“If there are some whites who are concerned about becoming the minority and having other racial groups become the dominant force in society, and so they’re basically at the mercy of the other groups — I mean, they’re not the only ones who felt that way. The Native Americans felt that way,” Chip said, when explaining the tweet.

In an interview with POLITICO, when asked about his new group’s purpose, he also talked about how immigration affects the ability for Black men to get jobs — suggesting they “leave their wives” because they can’t find employment.

“And there’s a lot of good research out there about that, but it’s not really getting the attention it needs in part because anytime you come out and suggest to limit immigration, the first thing the woke left does is accuse you of being a white nationalist,” Chip said.

Harry Holzer, a labor economist at Georgetown and chief economist at the Department of Labor under the Clinton administration, said the debate is complicated. But, in the end, he argued, most economists believe immigrants are beneficial to the labor market writ large and have minimal impact on less-educated, native-born workers, while acknowledging that there is a small cost to certain groups, including Black workers in some sectors of the economy.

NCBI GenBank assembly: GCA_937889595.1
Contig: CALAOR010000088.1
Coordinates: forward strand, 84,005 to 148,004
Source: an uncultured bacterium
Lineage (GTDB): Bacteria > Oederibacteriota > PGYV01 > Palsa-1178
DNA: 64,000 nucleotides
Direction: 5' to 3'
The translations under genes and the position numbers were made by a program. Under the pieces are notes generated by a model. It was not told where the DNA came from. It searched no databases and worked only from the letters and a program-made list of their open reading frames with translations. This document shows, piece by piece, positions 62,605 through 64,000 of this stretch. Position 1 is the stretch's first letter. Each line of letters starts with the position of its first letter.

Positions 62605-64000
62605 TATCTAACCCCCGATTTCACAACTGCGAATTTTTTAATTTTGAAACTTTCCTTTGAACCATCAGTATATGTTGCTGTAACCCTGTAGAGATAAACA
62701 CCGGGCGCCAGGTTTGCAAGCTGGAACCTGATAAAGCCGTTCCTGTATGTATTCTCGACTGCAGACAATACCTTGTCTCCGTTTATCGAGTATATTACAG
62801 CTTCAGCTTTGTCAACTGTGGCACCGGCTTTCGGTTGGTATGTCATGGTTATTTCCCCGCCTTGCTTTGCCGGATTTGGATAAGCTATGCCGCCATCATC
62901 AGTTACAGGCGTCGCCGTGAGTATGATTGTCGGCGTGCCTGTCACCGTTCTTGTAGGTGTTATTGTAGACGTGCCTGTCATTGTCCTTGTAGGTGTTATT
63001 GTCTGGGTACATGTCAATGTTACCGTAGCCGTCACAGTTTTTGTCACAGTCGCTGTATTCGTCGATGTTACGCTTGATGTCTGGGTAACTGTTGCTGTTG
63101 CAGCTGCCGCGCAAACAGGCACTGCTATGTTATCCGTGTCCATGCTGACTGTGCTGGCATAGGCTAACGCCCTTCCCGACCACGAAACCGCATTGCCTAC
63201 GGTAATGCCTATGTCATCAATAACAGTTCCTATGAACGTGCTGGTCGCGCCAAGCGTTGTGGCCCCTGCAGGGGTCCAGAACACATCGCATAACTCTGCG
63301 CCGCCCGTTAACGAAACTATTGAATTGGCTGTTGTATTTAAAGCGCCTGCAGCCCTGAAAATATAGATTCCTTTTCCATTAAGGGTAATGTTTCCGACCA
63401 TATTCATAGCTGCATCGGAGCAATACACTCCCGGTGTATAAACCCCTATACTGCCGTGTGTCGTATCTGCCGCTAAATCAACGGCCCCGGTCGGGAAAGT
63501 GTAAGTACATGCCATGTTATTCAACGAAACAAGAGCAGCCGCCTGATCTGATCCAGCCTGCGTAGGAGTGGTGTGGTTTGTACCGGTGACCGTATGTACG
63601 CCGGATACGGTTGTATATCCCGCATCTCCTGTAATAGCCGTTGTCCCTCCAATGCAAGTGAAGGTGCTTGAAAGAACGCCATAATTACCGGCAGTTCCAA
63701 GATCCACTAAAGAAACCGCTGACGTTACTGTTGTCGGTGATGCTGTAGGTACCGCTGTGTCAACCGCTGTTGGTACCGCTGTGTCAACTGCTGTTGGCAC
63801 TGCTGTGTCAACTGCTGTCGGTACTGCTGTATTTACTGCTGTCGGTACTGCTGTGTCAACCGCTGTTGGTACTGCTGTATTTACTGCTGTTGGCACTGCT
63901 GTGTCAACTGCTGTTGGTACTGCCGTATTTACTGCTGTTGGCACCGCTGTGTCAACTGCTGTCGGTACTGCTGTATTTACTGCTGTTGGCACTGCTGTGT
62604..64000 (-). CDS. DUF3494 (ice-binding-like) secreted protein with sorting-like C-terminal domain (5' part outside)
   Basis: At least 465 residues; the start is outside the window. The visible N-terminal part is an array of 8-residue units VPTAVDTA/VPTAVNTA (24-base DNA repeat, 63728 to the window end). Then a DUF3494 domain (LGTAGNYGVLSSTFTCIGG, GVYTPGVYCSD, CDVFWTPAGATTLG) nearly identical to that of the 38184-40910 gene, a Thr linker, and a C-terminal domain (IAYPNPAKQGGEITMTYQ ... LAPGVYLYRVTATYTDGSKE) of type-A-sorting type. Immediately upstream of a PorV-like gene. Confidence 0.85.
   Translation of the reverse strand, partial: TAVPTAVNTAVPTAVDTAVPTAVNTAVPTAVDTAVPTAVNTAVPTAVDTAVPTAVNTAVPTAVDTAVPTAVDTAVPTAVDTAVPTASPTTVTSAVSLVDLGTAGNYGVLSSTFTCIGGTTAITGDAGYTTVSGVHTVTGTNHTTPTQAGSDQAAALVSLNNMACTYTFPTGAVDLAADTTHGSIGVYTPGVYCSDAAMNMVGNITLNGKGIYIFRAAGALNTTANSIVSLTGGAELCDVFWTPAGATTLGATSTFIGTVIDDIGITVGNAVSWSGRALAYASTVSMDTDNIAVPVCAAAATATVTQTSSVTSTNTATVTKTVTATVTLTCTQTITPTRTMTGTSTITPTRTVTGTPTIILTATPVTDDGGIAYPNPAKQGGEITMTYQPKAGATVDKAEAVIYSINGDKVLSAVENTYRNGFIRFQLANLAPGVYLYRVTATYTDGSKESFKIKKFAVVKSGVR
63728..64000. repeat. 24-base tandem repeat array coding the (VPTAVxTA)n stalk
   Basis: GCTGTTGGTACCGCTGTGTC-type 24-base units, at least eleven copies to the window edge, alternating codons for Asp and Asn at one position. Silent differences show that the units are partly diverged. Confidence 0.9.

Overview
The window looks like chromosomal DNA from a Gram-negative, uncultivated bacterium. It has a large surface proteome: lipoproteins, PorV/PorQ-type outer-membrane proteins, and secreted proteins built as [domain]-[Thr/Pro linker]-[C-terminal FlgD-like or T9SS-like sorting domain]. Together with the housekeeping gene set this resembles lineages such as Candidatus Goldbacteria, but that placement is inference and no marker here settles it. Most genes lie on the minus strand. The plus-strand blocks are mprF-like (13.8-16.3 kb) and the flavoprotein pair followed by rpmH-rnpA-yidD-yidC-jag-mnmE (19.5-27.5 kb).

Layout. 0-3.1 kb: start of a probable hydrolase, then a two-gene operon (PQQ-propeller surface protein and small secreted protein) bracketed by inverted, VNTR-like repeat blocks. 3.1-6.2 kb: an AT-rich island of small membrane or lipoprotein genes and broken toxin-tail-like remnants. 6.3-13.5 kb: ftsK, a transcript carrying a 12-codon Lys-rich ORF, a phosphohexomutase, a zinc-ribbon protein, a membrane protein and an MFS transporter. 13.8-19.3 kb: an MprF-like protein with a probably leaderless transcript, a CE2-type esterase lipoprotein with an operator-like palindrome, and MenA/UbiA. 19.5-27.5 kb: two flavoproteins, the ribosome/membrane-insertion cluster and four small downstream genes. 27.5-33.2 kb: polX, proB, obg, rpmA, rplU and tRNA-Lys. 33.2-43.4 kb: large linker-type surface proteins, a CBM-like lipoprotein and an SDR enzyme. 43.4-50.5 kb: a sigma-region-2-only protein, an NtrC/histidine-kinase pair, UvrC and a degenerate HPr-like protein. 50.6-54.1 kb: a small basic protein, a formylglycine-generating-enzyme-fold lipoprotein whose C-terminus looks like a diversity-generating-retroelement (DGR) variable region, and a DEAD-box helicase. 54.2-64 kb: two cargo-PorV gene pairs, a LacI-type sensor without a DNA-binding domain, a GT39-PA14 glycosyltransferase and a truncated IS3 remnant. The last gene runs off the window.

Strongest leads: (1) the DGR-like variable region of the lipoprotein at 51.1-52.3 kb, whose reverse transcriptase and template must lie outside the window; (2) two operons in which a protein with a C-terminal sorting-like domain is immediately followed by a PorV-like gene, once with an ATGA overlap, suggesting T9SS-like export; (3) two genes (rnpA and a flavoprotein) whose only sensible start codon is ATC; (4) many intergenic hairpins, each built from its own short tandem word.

Outside of the economic debate, however, advocates and some immigration policy experts see cynical political opportunism at play.

Muzaffar Chishti, a senior fellow at the Migration Policy Institute, argued that the newly launched nonprofit fits into an effort to try and pit core Democratic constituencies — immigrants and Black Americans — against each other. He said the effort is often misleading.

Chishti pointed to GOP presidential candidate Vivek Ramaswamy, who according to The New York Times, recently recounted a May event in southside Chicago in which he had an illuminating exchange with Black voters. In Ramaswamy’s telling, these voters favored him sending troops to Mexico, locking down the border and had numerous questions about immigration. According to the Times, however, they actually pressed the GOP candidate on his opposition to affirmative action and systemic racism. A Ramaswamy campaign aide then implored the crowd to ask questions about immigration.

“It’s not surprising that the restrictionist movement is trying to find a strong foothold in the Black population,” Chishti said, explaining that this isn’t the first time the movement has latched on to this argument. “But it just didn’t work. And I think the jury’s out today in this chapter whether it will work, because the Rainbow Coalition in the Democratic party is still quite potent — we haven’t seen any fractures in that. But I think this is an attempt to create a fracture in that coalition.”